GAF would win either way in battle for Borg

Like Humpty Dumpty, big old Chicago-based Borg-Warner is doing everything it can to stay on the wall and in one piece. The company has found a ``white knight'' in Merrill Lynch to help keep it propped upright in what might yet become a bidding war for the giant automotive parts, specialty chemicals, and security service company.

Merrill Lynch is backing an investor group that recently offered $48.50 a share, or about $3.76 billion, for 90 percent of Borg-Warner's stock. That offer was accepted Sunday by Borg-Warner's board of directors. When and if the deal is approved by stockholders, the company would be taken private in one of the larger leveraged buyouts since the $6.2 billion Beatrice deal.

GAF Corporation's Samuel Heyman is the reason Borg-Warner is worried. It was Mr. Heyman's $46 per share, $3.2 billion bid earlier this month that sent Borg-Warner management scurrying to line up the Merrill-Lynch group.

Mr. Heyman billed his original offer as ``friendly.'' But Borg-Warner managers apparently saw some sharp teeth and sense that Heyman would probably sell off everything but the chemical division and eliminate their jobs.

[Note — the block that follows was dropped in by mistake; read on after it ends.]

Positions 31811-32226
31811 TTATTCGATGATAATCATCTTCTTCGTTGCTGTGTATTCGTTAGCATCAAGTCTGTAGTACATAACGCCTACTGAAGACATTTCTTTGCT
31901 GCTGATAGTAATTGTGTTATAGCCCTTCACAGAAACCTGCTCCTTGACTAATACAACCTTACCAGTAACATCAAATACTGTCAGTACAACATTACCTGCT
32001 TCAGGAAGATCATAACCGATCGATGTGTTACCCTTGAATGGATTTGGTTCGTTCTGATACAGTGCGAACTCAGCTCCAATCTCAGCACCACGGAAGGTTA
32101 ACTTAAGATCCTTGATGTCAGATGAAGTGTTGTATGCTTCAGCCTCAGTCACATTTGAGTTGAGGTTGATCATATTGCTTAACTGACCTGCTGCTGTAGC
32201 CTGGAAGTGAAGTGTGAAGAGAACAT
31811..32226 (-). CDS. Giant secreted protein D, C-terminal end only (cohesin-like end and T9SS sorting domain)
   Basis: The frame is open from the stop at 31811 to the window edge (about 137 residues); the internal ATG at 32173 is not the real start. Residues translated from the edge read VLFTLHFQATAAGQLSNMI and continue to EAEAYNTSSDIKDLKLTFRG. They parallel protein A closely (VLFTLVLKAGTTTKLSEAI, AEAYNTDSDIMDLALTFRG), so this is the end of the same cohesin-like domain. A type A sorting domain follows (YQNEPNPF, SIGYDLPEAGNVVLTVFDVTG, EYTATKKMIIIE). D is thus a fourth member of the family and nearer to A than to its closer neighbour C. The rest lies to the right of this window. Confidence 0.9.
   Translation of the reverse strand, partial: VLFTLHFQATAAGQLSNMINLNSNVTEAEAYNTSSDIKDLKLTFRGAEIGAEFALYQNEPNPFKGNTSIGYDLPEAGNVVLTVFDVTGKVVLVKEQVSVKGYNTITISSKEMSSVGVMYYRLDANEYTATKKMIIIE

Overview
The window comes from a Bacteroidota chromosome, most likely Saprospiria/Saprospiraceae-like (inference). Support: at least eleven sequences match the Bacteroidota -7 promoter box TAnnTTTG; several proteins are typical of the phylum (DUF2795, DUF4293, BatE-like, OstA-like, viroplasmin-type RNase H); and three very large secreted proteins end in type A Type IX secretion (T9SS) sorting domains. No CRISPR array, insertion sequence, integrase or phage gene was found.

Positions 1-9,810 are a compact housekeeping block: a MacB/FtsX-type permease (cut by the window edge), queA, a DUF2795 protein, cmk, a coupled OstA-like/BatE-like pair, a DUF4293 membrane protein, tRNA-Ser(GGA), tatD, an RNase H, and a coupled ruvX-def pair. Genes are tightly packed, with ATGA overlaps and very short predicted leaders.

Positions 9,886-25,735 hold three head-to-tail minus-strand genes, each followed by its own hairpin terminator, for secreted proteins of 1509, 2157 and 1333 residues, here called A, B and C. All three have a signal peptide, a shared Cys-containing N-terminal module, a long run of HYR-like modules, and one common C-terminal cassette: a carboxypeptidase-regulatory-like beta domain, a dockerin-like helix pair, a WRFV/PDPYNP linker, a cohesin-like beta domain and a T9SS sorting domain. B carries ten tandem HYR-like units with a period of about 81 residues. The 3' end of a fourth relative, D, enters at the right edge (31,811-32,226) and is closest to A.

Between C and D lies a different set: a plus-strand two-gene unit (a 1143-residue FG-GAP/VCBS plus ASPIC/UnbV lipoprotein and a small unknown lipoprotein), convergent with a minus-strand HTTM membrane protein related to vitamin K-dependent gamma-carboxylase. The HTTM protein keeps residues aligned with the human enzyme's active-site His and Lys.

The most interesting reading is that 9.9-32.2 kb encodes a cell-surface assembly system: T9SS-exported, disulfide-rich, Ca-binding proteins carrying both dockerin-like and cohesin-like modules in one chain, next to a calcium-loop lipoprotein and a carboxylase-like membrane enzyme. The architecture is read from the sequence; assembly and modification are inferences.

Securities analysts say Heyman wants Borg-Warner's speciality chemical business - a jewel that would help make GAF a major chemical company.

``I'm afraid that GAF still might come up with another bid,'' says Juliusz G. Sas, an analyst with Balis Zorn Gerard, a New York investment banking firm.

Heyman is known for being tenacious, earning his credentials by leading GAF in its vigorous, albeit unsuccessful, attempt to gobble up giant Union Carbide in 1985. Wall Street analysts say it's still possible Heyman will mount another, higher offer for Borg.

``They [Borg-Warner management] want to keep the company in once piece,'' says John P. Henry, an E.F. Hutton analyst. ``Earnings have been flattish, but they've been in some very tough industries.''

Even though the Merrill Lynch-led bid is considered to be about full value for the stock, it is possible for Heyman to bid more for the company because he bought most of his stock at an average price of only $37.50 per share.

Though Heyman may lose Borg-Warner's chemical business, it still will be hard for him to lose totally on this deal. If he sells GAF's stake in Borg-Warner, Heyman still stands to make $175 million for his effort.

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